By. Lingchao Chen
In January of this year, researchers Brett Drake and Melissa Jonson-Reid at Washington University at St. Louis, published a comprehensive literature review of the association between poverty and child maltreatment as a chapter in the Handbook of Child Maltreatment.
Drake and Jonson-Reid evaluated 40 years of research from across the country, and confirmed a strong association between poverty and child maltreatment, indicating that child maltreatment could be prevented through poverty reduction.
One of the most comprehensive evaluations discussed in the literature review was the fourth National Incidence Study on Child Abuse and Neglect, which showed that unemployed parents were about three times as likely to maltreat their children as employed parents. And children in low-socioeconomic-status families were about five times as likely to be maltreated.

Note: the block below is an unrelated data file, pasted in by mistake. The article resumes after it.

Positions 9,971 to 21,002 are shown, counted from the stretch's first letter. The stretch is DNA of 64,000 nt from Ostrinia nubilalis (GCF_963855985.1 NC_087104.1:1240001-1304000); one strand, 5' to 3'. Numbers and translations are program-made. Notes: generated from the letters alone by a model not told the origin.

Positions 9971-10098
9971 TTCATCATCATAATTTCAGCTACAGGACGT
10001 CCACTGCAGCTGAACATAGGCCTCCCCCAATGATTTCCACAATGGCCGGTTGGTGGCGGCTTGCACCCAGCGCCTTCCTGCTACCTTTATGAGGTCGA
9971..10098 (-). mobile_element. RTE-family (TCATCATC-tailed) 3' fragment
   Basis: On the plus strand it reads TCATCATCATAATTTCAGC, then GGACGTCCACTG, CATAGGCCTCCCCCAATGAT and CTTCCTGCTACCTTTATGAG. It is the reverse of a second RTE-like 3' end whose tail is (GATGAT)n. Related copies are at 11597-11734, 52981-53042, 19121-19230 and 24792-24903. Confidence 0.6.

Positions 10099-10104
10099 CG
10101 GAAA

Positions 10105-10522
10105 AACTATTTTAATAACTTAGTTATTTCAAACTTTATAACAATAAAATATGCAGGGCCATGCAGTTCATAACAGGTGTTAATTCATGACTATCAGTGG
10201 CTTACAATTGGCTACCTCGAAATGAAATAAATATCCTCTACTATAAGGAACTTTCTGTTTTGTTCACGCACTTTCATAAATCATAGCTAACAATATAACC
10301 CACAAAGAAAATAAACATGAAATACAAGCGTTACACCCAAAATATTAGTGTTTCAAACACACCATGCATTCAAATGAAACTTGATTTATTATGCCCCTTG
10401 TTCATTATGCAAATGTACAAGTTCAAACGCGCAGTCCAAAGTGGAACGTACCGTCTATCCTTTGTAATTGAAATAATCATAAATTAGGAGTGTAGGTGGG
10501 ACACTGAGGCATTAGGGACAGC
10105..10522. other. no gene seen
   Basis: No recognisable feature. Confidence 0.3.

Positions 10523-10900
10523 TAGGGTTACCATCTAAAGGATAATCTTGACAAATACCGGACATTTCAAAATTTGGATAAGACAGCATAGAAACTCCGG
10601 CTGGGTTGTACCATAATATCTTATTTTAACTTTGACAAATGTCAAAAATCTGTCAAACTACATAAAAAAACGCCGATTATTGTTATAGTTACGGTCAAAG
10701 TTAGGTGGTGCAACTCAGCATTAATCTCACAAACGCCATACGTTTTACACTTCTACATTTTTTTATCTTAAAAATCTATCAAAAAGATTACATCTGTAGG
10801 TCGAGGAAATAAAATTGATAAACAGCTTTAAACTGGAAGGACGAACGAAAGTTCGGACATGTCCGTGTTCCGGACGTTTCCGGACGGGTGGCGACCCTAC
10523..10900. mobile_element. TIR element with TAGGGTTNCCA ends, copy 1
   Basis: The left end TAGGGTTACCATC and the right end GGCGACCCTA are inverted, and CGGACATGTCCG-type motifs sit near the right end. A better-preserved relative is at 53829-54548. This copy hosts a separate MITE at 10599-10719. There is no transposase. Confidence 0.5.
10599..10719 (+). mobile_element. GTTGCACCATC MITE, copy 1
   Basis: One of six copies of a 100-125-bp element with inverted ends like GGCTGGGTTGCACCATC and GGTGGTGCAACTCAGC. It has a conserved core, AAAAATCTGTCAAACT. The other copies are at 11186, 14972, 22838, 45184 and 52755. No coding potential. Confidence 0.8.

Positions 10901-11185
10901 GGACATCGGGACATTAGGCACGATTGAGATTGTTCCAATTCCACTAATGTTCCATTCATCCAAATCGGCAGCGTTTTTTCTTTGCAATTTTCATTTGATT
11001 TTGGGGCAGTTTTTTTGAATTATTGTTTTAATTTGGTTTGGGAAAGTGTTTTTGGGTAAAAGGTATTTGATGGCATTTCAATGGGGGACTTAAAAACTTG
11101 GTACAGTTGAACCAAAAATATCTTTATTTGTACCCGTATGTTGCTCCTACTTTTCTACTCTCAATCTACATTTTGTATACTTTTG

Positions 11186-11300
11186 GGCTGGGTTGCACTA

Drake and Jonson-Reid note that a preoccupation with psychodynamic causality in child maltreatment has caused the earlier tendency to regard poverty and child maltreatment as unrelated. Psychodynamic approaches tend to restrict key factors to the parent, child and the immediate family, ascribing the maltreatment behaviors to emotions, personalities and unconscious motives, not the effect of the environment in which they live.
Although relationship between poverty and child maltreatment is widely recognized, policymakers and practitioners are still reluctant to prevent initial child maltreatment with economic intervention due to lacking explanation for the causality. Once the causal paths are better defined, policymakers will be forced to question the efficacy of prevention plans that hinge on poverty reduction.
Lingchao Chen is a student of public policy at USC’s Sol Price School of Public Policy. She wrote this story while taking a course entitled Media for Social Change.